In a surprise finding, researchers working with breast cancer cells purchased at the same time from the same cell bank discovered that the cells responded differently to chemicals, even though the researchers had not detected any difference when they tested them for authenticity at the time of purchase.
Had the cells been the same, the exposure to chemicals would have produced similar results in the cells. Instead, identical experiments in two different laboratories - one at the Johns Hopkins Bloomberg School of Public Health and another at Brown University - produced very different results, even when the researchers swapped out the cells and replicated their experiment to rule out issues at the respective laboratories. Upon further testing, however, the researchers discovered that the cells had been genetically different from the time they acquired them.
Researchers have long worked under the assumption that cells purchased from the same lot of a cell bank are clones -- after all, they presumably result from divisions of a single cell, and therefore should all carry the same DNA. The reliability of cells is the foundation of much scientific research.
The findings, being published online July 26 in the journal Scientific Reports and discussed at the EuroScience Open Forum (ESOF) in Manchester, England, were made by a research team led by scientists at the Johns Hopkins Bloomberg School of Public Health. Even if this was one bad batch, the discovery raises uncertainty about the reproducibility of experiments using cells that researchers have assumed were the same and contained the same DNA. For the researchers, the flawed cells cost them several years of work and close to $1 million in research funding from the National Institutes of Health.
"Every researcher believes that if they use cells from the same line of cells, particularly cells from the same lot of a cell bank, then they have clones that should look and act the same," says study leader Thomas Hartung, MD, PhD, a professor in the Bloomberg School's departments of Environmental Health Sciences and Molecular Microbiology and Immunology. "We learned in this study that that is not always the case."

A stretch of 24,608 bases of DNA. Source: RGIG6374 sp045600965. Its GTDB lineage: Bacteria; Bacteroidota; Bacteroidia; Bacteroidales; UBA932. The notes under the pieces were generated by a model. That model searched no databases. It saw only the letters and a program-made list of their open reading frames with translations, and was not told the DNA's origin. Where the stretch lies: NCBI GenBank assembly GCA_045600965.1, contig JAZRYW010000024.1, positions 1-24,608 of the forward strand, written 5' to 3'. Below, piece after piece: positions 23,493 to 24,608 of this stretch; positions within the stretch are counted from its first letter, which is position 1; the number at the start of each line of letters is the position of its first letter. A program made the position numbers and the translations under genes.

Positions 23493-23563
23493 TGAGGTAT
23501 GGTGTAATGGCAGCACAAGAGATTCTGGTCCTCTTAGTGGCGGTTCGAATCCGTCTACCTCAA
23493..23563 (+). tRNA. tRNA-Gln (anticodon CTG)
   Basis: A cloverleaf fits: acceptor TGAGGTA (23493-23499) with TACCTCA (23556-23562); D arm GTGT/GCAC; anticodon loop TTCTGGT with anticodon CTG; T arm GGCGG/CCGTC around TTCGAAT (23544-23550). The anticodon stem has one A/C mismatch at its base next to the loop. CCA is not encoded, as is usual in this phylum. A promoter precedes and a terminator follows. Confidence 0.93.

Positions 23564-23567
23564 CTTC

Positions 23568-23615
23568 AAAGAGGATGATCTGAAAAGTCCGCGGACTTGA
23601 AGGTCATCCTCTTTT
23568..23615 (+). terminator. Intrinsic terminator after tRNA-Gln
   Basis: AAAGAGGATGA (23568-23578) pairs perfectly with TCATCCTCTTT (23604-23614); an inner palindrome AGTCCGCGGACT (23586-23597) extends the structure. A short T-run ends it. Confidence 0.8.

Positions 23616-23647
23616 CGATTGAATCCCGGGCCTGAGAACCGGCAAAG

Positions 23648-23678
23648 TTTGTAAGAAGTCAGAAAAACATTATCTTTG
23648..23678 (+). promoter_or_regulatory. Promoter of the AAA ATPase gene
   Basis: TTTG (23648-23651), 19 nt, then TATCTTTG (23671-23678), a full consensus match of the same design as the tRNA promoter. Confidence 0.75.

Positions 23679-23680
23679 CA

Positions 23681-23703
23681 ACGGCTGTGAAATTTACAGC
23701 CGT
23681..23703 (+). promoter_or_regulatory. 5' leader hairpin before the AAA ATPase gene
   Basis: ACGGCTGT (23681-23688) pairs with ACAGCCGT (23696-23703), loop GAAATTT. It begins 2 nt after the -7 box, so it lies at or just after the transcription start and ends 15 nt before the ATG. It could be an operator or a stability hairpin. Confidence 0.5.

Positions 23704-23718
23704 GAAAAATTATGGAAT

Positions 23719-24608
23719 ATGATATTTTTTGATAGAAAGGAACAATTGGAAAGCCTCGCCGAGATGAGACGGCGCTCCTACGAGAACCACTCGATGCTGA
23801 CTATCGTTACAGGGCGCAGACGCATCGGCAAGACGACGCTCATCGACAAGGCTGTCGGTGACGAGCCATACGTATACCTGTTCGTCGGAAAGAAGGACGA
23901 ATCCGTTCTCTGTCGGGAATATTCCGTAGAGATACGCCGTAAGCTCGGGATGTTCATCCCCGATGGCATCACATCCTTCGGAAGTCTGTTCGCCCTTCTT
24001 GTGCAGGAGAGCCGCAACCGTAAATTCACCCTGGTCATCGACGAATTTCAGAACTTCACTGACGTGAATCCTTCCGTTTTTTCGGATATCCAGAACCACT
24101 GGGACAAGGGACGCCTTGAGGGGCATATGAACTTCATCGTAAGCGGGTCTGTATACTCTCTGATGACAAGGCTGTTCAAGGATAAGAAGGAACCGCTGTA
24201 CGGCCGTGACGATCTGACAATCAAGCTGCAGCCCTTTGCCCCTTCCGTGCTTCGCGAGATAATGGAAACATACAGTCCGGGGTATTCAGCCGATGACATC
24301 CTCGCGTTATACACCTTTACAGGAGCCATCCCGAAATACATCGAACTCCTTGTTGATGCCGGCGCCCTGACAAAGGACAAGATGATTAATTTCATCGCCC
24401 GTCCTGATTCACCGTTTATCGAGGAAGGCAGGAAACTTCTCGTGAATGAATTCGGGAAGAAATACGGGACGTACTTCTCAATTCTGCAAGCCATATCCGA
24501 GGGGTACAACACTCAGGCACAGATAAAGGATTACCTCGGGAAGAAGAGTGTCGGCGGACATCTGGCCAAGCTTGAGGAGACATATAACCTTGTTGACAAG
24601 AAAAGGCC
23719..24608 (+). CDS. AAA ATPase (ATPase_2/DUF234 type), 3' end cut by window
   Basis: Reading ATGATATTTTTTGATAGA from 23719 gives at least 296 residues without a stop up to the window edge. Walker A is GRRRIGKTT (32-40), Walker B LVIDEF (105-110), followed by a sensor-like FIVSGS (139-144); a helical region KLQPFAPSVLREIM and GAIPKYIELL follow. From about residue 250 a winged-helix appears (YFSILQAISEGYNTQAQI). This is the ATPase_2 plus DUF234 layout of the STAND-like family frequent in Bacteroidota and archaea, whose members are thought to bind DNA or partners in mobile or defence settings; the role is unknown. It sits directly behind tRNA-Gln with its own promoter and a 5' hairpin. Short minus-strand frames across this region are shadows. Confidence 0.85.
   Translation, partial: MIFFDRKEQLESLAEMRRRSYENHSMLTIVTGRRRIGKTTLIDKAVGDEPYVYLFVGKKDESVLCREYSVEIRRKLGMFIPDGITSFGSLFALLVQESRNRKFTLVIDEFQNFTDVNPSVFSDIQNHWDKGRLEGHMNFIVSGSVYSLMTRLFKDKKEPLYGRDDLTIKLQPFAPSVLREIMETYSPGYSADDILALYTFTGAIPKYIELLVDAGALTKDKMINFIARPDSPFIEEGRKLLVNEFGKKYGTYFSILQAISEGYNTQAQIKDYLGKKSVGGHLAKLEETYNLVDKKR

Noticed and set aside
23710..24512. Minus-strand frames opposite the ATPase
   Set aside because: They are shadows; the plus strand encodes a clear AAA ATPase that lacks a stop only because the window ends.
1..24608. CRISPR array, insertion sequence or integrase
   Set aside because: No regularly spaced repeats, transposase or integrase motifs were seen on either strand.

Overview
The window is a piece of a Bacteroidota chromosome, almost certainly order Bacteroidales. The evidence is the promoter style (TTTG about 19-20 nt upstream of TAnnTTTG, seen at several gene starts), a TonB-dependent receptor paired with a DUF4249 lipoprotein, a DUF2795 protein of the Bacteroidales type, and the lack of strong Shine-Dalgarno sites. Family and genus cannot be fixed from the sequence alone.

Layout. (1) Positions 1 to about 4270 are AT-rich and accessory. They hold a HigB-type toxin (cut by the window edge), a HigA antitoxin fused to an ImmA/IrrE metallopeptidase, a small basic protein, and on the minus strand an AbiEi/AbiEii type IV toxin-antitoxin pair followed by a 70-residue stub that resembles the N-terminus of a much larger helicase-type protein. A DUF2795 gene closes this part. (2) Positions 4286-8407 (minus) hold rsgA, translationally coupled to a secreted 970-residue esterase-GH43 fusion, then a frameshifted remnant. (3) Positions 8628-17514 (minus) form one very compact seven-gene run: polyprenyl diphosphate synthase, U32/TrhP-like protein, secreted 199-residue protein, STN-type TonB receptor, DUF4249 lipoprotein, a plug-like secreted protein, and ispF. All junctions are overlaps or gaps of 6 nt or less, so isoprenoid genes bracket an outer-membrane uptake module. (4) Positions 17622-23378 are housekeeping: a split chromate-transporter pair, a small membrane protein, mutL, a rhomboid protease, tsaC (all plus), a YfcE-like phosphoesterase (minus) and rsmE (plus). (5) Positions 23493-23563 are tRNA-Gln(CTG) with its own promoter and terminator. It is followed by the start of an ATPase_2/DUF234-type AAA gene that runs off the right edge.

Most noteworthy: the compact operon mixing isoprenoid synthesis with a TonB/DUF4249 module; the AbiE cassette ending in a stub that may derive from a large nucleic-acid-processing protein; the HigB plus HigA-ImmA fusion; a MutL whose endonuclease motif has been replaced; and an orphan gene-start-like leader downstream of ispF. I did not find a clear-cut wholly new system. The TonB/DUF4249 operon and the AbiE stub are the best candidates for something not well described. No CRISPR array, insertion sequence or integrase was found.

Cell irregularities are not unprecedented. Last year, Italian researchers reported instances of genetic instability in another tumor cell line from different laboratories. However, they did not detect instability in cells from the same lot from a single cell bank, as the Bloomberg School researchers did. Separately, three years ago, an international study using the same cell line as the Bloomberg School researchers, also failed because the cells were inconsistent, but this was not traced back to the cell source but blamed on the university laboratories.
The discovery came about when Hartung and other researchers at the Bloomberg School and Brown University were performing experiments for the Human Toxome Project, a large effort led by Hartung and taking place at six study centers across the country to better understand the toxicity of various chemicals by testing them on cell cultures.
For this experiment, the researchers worked with cells from the MCF-7 (Michigan Cancer Foundation-7) line, a well-established breast cancer line isolated in 1970. It has been used in original research published in more than 23,000 scientific articles. Many cancer cell lines, including this one, are "immortalized"--meaning that they've lost the natural stop of dividing over time, creating limitless numbers of cells of the same type.